“It started on Sunday morning with basic missions like buying sleeping bags and hydration packs and delivering them to soldiers who were asking for them, and then delivering a drone to my brother who was on the way to battle and realizing that he didn’t have a bulletproof vest and I had to give him the one I was wearing,” Hazony said.

From there, the group’s plan escalated. By getting in touch with contacts the group had in New York and Israel, they arranged for a plane to take off from JFK Airport by Monday afternoon carrying nine tons of tactical and humanitarian aid to Israel that had been donated by Jewish communities in New York.

Soldiers Save Lives team members give tactical gear to IDF soldiers in need. (Soldiers Save Lives)

“We had no idea what we were doing,” Hazony said. “We got in trouble with customs and the Defense Ministry, meanwhile organizing new flights while having no idea what we were doing.”

Within a week, the organization had arranged for three more flights carrying aid and had raised almost half a million dollars.

The organization now has an office in Tel Aviv and a warehouse in Petah Tikva and has brought in $25 million of aid for the military and civilians and raised over $3 million. Aside from getting general aid, the group has also managed to fill specific requests for equipment by the Home Front Command’s search and rescue unit and the Air Force, and bought three armored ambulances for Israel’s police.

Evolving mission

As the months passed, the organization realized that needs were changing. While for the first couple of months, it had focused on helping supply the needs of the military and civil emergency response teams, the group has now found that its help is needed more by civilians. While it continues to help the military where needed, the primary focus has shifted elsewhere.

“We had an event recently for 200 displaced families where we collected a whole bunch of clothes in all different sizes that they could go through while the kids were playing,” Hazony said.

“We’ve also been doing a lot of social media,” he added. “We’ve been making a lot of ‘let’s do something’ kinds of videos encouraging people to stand up to tragedy and antisemitism.”

A member of the Soldiers Save Lives team sorts through combat boots awaiting distribution at the warehouse in Petah Tikva. (Soldiers Save Lives)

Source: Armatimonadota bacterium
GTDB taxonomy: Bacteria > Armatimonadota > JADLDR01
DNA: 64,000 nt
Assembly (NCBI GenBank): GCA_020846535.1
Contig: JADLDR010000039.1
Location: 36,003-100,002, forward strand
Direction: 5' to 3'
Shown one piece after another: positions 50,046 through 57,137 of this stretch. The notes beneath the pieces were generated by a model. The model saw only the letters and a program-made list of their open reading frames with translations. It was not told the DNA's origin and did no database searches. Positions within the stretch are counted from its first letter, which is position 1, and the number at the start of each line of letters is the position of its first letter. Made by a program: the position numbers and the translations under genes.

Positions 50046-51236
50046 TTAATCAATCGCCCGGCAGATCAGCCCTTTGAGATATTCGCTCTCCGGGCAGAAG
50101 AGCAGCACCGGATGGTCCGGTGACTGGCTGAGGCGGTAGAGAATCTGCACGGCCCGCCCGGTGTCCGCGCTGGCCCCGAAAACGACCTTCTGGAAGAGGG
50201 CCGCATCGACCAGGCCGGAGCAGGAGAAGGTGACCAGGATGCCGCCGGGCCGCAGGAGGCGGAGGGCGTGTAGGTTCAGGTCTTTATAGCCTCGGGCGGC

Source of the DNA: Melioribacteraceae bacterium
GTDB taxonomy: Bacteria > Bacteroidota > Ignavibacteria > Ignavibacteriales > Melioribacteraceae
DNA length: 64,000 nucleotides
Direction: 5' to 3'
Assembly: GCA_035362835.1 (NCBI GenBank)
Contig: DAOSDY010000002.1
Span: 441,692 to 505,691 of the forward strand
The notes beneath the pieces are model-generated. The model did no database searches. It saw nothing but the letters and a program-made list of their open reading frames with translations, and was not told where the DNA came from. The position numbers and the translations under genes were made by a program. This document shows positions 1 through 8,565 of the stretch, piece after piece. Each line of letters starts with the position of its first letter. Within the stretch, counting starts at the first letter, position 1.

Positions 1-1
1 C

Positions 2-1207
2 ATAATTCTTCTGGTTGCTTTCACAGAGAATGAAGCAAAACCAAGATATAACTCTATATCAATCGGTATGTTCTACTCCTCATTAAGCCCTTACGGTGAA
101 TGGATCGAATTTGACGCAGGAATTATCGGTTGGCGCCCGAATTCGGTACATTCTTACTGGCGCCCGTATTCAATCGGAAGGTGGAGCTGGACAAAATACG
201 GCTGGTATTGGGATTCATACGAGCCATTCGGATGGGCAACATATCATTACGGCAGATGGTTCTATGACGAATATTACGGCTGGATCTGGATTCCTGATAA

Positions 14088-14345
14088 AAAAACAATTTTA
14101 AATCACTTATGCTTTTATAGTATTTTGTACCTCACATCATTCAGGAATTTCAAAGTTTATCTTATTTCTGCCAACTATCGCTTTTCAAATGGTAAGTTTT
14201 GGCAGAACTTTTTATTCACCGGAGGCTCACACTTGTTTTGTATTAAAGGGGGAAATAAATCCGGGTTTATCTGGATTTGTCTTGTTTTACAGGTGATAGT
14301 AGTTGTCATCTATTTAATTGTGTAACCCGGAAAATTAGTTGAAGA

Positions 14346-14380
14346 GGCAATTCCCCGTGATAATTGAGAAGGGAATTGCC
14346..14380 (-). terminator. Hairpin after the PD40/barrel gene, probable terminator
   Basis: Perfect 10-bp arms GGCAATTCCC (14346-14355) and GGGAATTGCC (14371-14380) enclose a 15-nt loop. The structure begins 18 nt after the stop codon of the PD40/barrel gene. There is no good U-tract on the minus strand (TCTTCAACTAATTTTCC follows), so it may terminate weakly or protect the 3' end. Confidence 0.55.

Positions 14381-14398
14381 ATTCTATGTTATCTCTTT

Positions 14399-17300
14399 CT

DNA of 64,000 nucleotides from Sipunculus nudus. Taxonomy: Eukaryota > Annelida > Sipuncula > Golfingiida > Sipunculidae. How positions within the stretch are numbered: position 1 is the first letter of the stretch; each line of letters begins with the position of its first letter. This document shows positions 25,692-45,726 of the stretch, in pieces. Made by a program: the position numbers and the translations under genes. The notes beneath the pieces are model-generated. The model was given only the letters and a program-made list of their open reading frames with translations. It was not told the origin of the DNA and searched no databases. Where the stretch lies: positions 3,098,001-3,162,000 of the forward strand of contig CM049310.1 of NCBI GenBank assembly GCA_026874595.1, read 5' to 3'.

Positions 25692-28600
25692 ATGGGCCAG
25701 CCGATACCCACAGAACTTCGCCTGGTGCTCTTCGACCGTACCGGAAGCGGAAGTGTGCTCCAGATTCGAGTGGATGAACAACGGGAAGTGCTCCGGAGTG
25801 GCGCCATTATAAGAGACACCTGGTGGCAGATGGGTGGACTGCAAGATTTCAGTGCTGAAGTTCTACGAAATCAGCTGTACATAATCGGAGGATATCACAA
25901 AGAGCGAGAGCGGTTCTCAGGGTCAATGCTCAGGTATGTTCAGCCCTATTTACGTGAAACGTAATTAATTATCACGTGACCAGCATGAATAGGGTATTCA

Through its work in the past few months, Soldiers Save Lives has gained recognition among Jewish communities in the United States, which Hazony said the organization uses to further its social influence, including by arranging to speak with Birthright groups visiting Israel.

“We realized that we had a responsibility [to use our influence] and it just became one of our programs,” he said. “[We’re] not necessarily… telling the world that Jews are good. That’s not what we’re doing. It’s more about inspiring Jews to take action than it is about inspiring non-Jews about Jews.”

While the organization was born from the needs of the war, Hazony said it was important to him that its work continues when the fighting ends.

“We’re becoming about social influence and about doing something and fighting antisemitism on some level,” he said.

When the war ends, Hazony said, he hopes the organization will continue its aid by providing assistance to amputees and people suffering from post-traumatic stress disorder, as well as continuing to provide aid in Israel wherever they are needed.

Bulletproof vests await distribution at the Soldiers Save Lives warehouse in Petah Tikva. (Soldiers Save Lives)

“There’s also our whole [social influence] educational program going on that I hope will go on forever because I think that’s very important,” he said. “I’m not exactly sure where we’re going to go, but as import winds down, social influence will go up.”

In the meantime, one event Soldiers Save Lives is organizing is an event for survivors of the Supernova music festival who have created art expressing their feelings about their ordeal. The survivors will take their art to New York, where they will speak about their experience and sell their work.

As for Hazony’s future, he said his October 7 experience has slightly dampened his “intense medic energy.”

“As a medic, it’s always been my instinct to run and help anyone who needs it, and I’ve realized lately that if I see someone who needs help and there’s already a medic there, I’m like, ‘Alright, they’re good. I don’t need to bother them,'” he said.

Once he has finished his degree, Hazony hopes to continue volunteering for MDA after completing an ambulance driver course. Ultimately, however, he hopes to become a teacher. But whatever he does, he intends to continue his work with Soldiers Save Lives.

“We have a responsibility to keep working,” he said.